Margaret Busby is an independent editor, writer, broadcaster and critic.

Born in Ghana and educated in the UK, she became the first black woman publisher – and, at the time, the youngest publisher – in Britain when she co-founded Allison and Busby in 1967. Two years later she made history by publishing Sam Greenlee’s much-rejected novel The Spook Who Sat by the Door, which became required reading at the FBI Academy and is thought to have inspired the Blaxploitation genre in American cinema. Busby has contributed to many publications – including the Guardian, Observer, New Statesman and TLS.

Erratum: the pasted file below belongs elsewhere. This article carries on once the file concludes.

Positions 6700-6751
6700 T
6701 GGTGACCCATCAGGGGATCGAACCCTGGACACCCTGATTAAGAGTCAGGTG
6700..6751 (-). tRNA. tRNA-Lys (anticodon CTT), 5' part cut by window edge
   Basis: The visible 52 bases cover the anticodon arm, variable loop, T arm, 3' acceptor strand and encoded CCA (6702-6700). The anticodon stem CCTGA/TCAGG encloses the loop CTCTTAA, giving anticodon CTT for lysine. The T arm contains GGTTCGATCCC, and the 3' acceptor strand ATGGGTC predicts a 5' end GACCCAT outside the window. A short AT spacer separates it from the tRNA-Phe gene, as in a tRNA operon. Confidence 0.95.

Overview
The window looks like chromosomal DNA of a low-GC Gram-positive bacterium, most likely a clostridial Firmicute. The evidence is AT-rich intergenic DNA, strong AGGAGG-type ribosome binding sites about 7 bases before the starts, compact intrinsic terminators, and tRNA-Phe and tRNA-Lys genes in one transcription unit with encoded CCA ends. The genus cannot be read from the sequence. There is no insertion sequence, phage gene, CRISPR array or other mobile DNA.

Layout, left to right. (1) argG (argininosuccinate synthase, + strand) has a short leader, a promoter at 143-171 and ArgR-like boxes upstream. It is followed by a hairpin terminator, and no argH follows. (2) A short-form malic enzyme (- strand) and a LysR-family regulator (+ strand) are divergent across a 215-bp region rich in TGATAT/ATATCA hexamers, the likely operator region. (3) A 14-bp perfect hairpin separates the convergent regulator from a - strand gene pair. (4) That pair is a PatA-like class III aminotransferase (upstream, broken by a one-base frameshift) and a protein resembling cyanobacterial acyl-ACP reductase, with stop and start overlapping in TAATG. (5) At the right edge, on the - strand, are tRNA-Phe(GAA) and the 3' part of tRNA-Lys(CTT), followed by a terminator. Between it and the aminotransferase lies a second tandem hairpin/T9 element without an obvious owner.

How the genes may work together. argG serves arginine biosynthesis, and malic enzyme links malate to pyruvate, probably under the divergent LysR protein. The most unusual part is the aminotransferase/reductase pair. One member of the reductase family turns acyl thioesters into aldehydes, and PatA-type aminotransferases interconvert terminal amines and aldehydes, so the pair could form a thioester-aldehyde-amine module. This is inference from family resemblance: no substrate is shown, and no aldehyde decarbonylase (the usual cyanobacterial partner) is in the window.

She has judged numerous literary prizes, including the Caine Prize, Commonwealth Book Prize, Orange Award for New Writers and the Independent Foreign Fiction Prize. A long-time cultural activist, Busby has worked continuously for diversity within the publishing industry and has been awarded the Royal Society of Literature’s prestigious Benson Medal and the Royal African Society’s inaugural Lifetime Achievement Award. She was appointed OBE for services to literature and publishing in 2006.